Late PCD diagnosis means Kylie needs constant physio
Kylie is a happy and affectionate three-and-a-half-year-old who loves looking after her friends at nursery when they get upset.
Her mother, Nhu, believes this caring aspect of her daughter's character is down to the amount of time she spent in hospital as a baby and toddler.
Kylie has primary ciliary dyskinesia (PCD), a serious and lifelong illness which often leads to permanent lung damage, but she was two years old before she was diagnosed.
Her parents, Nhu and Kevin, noticed soon after her birth that she often had trouble breathing and was producing a lot of phlegm.
After her six-week check-up with the GP, she was referred to a paediatrician the same afternoon but told there was nothing to worry about and sent home.
Over the next 18 months there were repeated trips to A&E with Kylie as she suffered from breathing problems, high temperatures, ear infections and even a bout of pneumonia which saw her kept in isolation for a week.
"We saw so many doctors who assured us that everything was fine... to the point that I was embarrassed to go to A&E," Nhu says.
It was a stressful and worrying time for the family. Nhu was working full-time, which made the many hospital visits very disruptive.
"I remember one time taking Kylie to the hospital one evening. We finally left after 3am and I was back to work at 8am, with my mother caring for her at home."
Finally in January 2012, around her second birthday, a CT scan showed that Kylie has a collapsed middle right lung and a build-up of excess mucus in her lower left lung, called bronchiectasis.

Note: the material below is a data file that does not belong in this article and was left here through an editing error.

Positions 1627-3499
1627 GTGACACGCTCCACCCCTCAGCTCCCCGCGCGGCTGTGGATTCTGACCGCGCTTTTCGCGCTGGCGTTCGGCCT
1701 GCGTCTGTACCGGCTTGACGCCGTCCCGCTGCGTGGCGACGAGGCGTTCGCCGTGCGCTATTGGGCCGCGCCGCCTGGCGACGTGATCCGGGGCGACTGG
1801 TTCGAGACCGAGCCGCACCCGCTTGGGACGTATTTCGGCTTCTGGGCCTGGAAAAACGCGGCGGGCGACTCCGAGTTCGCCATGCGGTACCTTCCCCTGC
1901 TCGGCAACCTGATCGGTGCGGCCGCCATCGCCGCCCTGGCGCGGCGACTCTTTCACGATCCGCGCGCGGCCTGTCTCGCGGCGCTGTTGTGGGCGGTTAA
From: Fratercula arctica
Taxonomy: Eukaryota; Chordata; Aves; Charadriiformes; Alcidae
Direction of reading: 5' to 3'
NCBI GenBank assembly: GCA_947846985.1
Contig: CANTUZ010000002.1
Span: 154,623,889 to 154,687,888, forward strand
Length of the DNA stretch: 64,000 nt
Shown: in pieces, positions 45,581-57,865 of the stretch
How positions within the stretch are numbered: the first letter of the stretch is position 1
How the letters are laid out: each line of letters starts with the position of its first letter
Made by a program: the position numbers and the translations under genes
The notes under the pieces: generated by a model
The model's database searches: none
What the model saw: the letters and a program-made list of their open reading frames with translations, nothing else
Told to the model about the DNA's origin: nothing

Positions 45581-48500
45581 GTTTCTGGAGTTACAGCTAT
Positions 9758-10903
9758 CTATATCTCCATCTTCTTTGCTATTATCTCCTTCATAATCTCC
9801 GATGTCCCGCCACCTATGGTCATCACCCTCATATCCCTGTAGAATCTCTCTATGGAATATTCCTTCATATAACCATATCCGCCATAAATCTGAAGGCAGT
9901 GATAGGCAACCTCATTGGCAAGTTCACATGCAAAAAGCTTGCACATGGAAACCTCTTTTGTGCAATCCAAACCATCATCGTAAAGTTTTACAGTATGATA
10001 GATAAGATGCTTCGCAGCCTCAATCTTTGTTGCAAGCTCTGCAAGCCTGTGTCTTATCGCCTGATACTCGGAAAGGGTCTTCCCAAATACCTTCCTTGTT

But it took another six months before they had a conclusive diagnosis from the specialist lung centre at the Royal Brompton Hospital in London.
Nhu recalls: "Part of me is relieved that we know what it is - but also frustrated by the delay. I look back and kick myself sometimes. If only I had done more.
"I really blamed myself in her first year. Being a first-time mum I thought I had contributed to her condition."
After the diagnosis, Kylie spent two weeks in hospital on very strong intravenous antibiotics. She also received physiotherapy to clear the dangerous mucus from her airways and has been receiving regular daily physio and massage ever since.
The aim is to dislodge as much of the mucus as possible and prevent it collecting in her lungs where bacteria can colonise.
Scientists at University College London Institute of Child Health are researching the illness in more detail, funded by Action Medical Research, hunting for genetic changes that cause PCD.
It is estimated that one in every 15,000 to 30,000 babies are affected by PCD in the UK - but in some communities it is more prevalent.
In a community of British Asians living in the Bradford area, for example, one in every 2,265 children has the illness.
The symptoms of PCD can start soon after birth and become very serious if not treated quickly.
Dr Hannah Mitchison, senior lecturer in molecular genetics at the Institute of Child Health, says children can face a lifetime of recurrent chest and ear infections.
"They often develop hearing loss and need hearing aids. Some find their lungs become permanently damaged, meaning they eventually need surgery to remove part of their lung. Some even need a lung transplant."
Treating children earlier would ease their symptoms, she says.
"Many have advanced lung damage before anyone realises what's wrong. Better diagnosis and care are needed urgently."
Kylie loves ballet, she goes to nursery most days and takes part in lots of normal children's activities - but she does get quite tired. She is also very patient when it comes to all the physio treatment, her mum says.
"She knows she has some yuck in her chest. She understands that she needs to get it out, that we need to clean her chest.
"Her condition is there for life - and she will have to learn to manage it herself as she gets older."